Sunday, December 06, 2009

Colombia and Venezuela: Close Enough But Not Too Far

The Center for International Policy's Just the Facts blog has a nice timeline of the recent conflicts between Colombia and Venezuela. I keep thinking that it would be so beneficial if the two countries could focus squarely on border problems. Of course, Hugo Chávez is focused primarily on Colombia's security agreement with the U.S. and how Alvaro Uribe and Barack Obama refused to provide any assurances to Colombia's neighbors about its details or implications. But even if the U.S. was not being given access to Colombian bases, the dysfunctional border would remain.

The border is violent, drug-ridden, lawless, and corrupt. It is therefore constantly contributing to souring relations. Some sort of bilateral effort to address concrete border issues could establish some level of confidence to deal with the broader diplomatic conflict. Instead, the two countries are moving apart. In October, Colombia's exports to Venezuela dropped 70%. Amazingly, China has replaced Venezuela as Colombia's second largest trading partner. Diversification of trading partners is fine, but it is unfortunate to have trade so disrupted between two large neighboring countries.


Vicente Duque 1:04 PM  

Colombia climbed out of what seemed like a bottomless pit of despair in 2002. But Uribe may be putting these gains at risk

Wall Street Journal
Uribe's Constitutional Challenge
The heroic Colombian president is putting his gains at risk by trying for a third term.

DECEMBER 6, 2009

Uribe's Constitutional Challenge

Some excerpts :

The difference between a modern republic of self-governance and the ersatz "democracy" of many underdeveloped countries is that the former is ruled by institutions, the latter by men.

So which does Colombian President Álvaro Uribe want for his country?

In a republic, institutional order is bound by a rule of law designed to protect the rights of individuals against each other and against the power of the state. Property rights, civil liberties and human progress all fare better when state actors, even those who are wildly popular, are constrained by institutional checks and balances.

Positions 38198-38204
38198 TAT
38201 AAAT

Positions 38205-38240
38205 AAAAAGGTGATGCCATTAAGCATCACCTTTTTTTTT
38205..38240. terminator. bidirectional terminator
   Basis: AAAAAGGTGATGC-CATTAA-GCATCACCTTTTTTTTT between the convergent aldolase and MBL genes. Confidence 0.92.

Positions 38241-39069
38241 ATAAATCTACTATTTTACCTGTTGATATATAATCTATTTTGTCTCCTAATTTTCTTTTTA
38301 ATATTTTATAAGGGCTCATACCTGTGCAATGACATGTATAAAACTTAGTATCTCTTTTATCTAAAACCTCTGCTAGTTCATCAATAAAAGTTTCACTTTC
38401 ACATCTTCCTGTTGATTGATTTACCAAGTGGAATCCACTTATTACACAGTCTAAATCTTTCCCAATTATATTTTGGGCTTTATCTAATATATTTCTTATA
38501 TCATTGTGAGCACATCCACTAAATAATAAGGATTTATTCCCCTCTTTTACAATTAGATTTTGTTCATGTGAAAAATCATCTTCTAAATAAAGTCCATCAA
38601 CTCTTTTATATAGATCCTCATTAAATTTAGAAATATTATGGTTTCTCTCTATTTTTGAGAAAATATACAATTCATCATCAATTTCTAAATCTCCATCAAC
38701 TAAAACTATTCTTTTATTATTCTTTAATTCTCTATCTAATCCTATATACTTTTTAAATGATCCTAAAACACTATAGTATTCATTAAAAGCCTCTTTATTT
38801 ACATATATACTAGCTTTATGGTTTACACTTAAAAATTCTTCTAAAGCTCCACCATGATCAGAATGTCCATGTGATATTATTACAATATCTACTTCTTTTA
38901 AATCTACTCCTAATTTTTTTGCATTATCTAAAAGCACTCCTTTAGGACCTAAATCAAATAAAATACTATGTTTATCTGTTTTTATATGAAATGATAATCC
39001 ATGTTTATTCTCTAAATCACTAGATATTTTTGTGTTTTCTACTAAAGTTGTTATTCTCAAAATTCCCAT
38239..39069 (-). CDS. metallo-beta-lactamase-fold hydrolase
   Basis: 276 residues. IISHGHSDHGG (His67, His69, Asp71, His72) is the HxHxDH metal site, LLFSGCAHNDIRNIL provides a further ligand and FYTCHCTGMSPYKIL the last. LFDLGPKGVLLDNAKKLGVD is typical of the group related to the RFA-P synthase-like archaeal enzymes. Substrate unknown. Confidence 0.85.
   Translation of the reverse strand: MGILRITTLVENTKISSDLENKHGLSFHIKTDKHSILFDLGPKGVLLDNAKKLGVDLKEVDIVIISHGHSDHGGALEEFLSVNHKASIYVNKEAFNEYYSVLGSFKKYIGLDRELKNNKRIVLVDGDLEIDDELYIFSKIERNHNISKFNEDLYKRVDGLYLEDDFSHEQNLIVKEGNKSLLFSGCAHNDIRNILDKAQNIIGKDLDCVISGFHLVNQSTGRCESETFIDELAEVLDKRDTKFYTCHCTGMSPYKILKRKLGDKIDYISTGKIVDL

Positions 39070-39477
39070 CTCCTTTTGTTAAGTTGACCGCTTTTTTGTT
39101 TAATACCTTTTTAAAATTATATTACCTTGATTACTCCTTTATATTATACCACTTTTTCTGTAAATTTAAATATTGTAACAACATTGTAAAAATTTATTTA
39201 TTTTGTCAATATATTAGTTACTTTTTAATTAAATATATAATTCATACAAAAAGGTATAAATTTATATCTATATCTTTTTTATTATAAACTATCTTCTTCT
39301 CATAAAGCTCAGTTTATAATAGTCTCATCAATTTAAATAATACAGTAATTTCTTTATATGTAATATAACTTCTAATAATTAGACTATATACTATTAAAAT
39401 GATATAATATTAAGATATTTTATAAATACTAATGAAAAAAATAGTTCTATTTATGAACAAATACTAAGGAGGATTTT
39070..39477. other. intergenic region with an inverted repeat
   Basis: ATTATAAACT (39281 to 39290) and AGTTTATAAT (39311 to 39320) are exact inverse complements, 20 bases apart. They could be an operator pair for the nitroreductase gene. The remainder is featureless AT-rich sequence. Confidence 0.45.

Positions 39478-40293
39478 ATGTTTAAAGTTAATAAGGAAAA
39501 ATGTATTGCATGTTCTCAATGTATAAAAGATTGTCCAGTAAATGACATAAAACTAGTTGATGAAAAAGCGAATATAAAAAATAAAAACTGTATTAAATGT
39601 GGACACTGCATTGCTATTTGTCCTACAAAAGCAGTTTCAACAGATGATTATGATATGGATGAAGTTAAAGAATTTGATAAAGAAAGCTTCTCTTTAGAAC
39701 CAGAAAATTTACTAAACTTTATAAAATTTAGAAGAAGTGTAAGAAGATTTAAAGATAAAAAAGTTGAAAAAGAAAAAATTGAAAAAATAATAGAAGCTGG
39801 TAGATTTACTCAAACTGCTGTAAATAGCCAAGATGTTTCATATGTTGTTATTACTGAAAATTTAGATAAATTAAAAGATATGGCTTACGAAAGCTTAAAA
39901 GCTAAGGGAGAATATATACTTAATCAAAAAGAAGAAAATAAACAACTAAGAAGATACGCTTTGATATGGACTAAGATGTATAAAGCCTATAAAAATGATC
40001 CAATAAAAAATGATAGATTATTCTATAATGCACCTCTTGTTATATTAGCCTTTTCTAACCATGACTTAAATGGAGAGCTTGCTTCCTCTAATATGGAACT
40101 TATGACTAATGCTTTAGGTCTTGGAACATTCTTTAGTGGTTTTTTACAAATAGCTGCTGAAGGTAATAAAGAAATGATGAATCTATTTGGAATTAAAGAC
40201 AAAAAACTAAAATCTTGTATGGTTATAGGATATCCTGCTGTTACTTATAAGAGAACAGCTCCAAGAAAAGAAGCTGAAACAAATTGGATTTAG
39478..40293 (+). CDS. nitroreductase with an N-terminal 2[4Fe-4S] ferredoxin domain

For most of the past seven years Colombia has seemed to be inching ever closer to this higher ideal. Many aspects of daily life here have improved immensely since Mr. Uribe took office in August 2002. The rebirth of personal security and the professionalism of the military that is largely responsible for it are both products of Mr. Uribe's leadership.

Will the Colombian President push for a third term?
So too is the improved investment climate, and the fact that the state oil company can now make use of private capital. The state telecom company has been partially privatized. Teachers unions have had to accept some limitations on their generous pensions. Colombia has signed and ratified a free-trade agreement with the U.S. (yet to be ratified in Washington) and has begun to look to Asia for new trade, tax and investment treaties.

Having watched their country climb out of what seemed like a bottomless pit of despair in 2002, Colombians have had reason to believe that they were leaving the Latin American world of caudillo government. But now there is concern that Mr. Uribe's efforts to hang onto power by altering the constitution, so that he can run in the May presidential election for a third term, will undermine the gains the nation has made and jeopardize future progress.

The Future of Foreign Policies :

Vicente Duque

Vicente Duque 7:47 AM  

U.S. ambassador William Brownfield : "Colombia has been the most successful nation-building exercise by the United States in this century"